A limitation of the typical meter and combination electrode is that there is no convenient surface to place it near a typical aquarium, or to mount the electrode. The typical scientific or industrial pH measurement equipment is not an aesthetically pleasing addition to the natural environment that an aquarium attempts to represent.

A limitation of a handheld pH test meter is that the typical design is intended for sampling applications, and has neither an intrinsic means of attachment to a tank or a set-point alarm that would make it a true monitor.

A limitation of measuring the pH of a liquid in a tank or container in most industrial applications is the requirement to penetrate the wall so that the combination electrode has access to the interior of the tank.

A limitation of using radio waves to transmit the output of the electrode to a meter is that the antenna attached to the transmitter must be kept above the surface of the liquid within the tank if the liquid is conductive, such as saltwater. This is due to the phenomena of attenuation of an electromagnetic field in a conductive fluid.

A limitation of the typical pH measurement system configured with a set-point monitor is again the industrial nature of the typical equipment available. A pH electrode would either have to penetrate the wall of the aquarium, or would have to be mounted to the lip around the edge, similar to how many aquarium heaters are attached. It is preferable to keep the electrode and the meter below the lip of the aquarium to avoid interference with the cover of the tank.

OBJECTS AND ADVANTAGES

Accordingly, several objects and advantages of the present invention are:

    • 1. to provide an automatic and periodic measurement of pH in a container such as an aquarium not possible with colorimetry;
    • 2. to eliminate the use of a coaxial cable or wires between the pH sensor and the pH display;
    • 3. to provide a small device that can be conveniently placed anywhere on any wall of an aquarium;
    • 4. to eliminate the need to penetrate the wall of an aquarium or similar container;
    • 5. to provide an efficient wireless transmittal of sensor output from within a salt water aquarium that cannot be blocked by objects within the aquarium;
    • 6. to provide an alarm when the pH of an aquarium is outside of pre-determined limits; and
    • 7. to obviate the need to personally test the water of an aquarium regularly.

Further objects and advantages are to provide a wireless pH monitor for aquariums that is simple to install and remove, provides an easy pH sensor replacement method, can be configured for remote monitoring, and can be configured for data logging of the pH sensor output. Still further objects and advantages of the present invention will become apparent from a consideration of the ensuing detailed description of the invention in conjunction with the accompanying drawings and the appended claims.

SUMMARY

In accordance with the present invention a wireless electronic monitor for pH in an aquarium comprising two devices that sandwich a wall of the aquarium, the interior device transmitting the output of a pH sensor through the wall to the exterior device using frequency modulated pulses of light.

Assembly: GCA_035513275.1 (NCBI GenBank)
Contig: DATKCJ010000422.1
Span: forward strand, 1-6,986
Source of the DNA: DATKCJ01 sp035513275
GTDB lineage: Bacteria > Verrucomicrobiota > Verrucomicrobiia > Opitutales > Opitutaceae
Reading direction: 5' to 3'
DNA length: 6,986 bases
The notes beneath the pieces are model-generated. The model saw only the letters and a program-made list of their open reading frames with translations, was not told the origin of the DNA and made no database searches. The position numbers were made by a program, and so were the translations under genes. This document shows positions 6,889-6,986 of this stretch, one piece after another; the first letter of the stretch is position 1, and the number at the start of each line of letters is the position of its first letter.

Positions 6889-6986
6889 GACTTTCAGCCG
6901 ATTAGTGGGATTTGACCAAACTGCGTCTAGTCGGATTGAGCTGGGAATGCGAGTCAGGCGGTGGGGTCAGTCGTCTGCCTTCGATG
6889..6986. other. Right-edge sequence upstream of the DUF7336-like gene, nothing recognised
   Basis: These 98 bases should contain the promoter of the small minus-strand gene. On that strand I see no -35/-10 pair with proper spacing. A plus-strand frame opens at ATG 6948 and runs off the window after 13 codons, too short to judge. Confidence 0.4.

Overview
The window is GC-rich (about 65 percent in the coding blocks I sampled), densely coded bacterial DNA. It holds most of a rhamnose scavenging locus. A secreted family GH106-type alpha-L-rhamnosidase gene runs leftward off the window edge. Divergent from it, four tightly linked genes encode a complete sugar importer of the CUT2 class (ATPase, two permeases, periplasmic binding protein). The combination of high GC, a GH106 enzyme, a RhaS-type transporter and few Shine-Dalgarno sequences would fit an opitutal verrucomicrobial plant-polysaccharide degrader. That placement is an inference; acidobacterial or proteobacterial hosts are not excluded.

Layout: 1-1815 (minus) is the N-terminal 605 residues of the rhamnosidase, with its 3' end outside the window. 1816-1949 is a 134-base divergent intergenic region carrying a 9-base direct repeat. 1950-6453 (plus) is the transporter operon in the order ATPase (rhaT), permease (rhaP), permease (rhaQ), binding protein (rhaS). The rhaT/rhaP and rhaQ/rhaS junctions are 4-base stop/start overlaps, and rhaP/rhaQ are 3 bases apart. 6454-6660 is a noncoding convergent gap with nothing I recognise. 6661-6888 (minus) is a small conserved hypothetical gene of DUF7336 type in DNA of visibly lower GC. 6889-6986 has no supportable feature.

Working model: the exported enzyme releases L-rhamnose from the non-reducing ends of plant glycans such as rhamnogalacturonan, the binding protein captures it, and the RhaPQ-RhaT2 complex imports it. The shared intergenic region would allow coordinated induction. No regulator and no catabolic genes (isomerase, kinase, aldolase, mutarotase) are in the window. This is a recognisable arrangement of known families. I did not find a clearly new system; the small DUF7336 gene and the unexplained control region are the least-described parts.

DRAWINGS

Figures

FIG. 1 shows a wireless electronic monitor in an exploded view demonstrating how it is used to sandwich a transparent aquarium wall.

FIG. 2a to 2c show the components attached to the transmitter electronics housing.

FIGS. 3a and 3b show the connection of the pH sensor to complete the sense and transmit assembly (STA).

FIG. 4 shows the receive and display assembly (RDA) components that are attached to the receiver electronics housing.

FIG. 5 shows a schematic representation of the wireless monitor configured for measuring pH in an aquarium.

DRAWINGS

Reference Numerals

    • 6 pH Sensor
    • 8 Molded Header
    • 10 Transmitter Housing
    • 12 Battery Cover
    • 14 Transparent Window
    • 15 Sense and Transmit Assembly (STA)
    • 16 Transparent Tank Wall
    • 18 Receiver Housing
    • 20 pH Sensor Output Display
    • 22 Water Test Button
    • 24 Up Arrow Button
    • 26 Down Arrow Button
    • 28 Alarm Speaker
    • 30 Alarm Light
    • 32 Faceplate
    • 33 Receive and Display Assembly (RDA)
    • 34 Ring Magnet
    • 36 Infrared Emitter
    • 38 Infrared Detector
    • 39 Infrared Emitter-Detector Pair
    • 40 Electrical Socket Connector
    • 42 Transmitter Circuit Board
    • 44 Threaded Standoff
    • 45 Transmitter Circuit Assembly
    • 46 Potting Material
    • 48 9 Volt Battery
    • 50 Elastomer Battery Seal
    • 52 Elastomer Washer
    • 54 Thumbscrew
    • 56 Elastomer Sensor Connection Seal
    • 58 Electrical Pin Connector
    • 60 Receiver Circuit Board
    • 74 STA Waterproof Boundary
    • 76 RDA Waterproof Boundary
    • 100 Infrared Detector Power Supply
    • 102 Electronic Switch Power Supply
    • 104 Electronic Switch
    • 106 Electronic Switch Input Voltage Level
    • 108 pH Measurement Circuitry Power Supply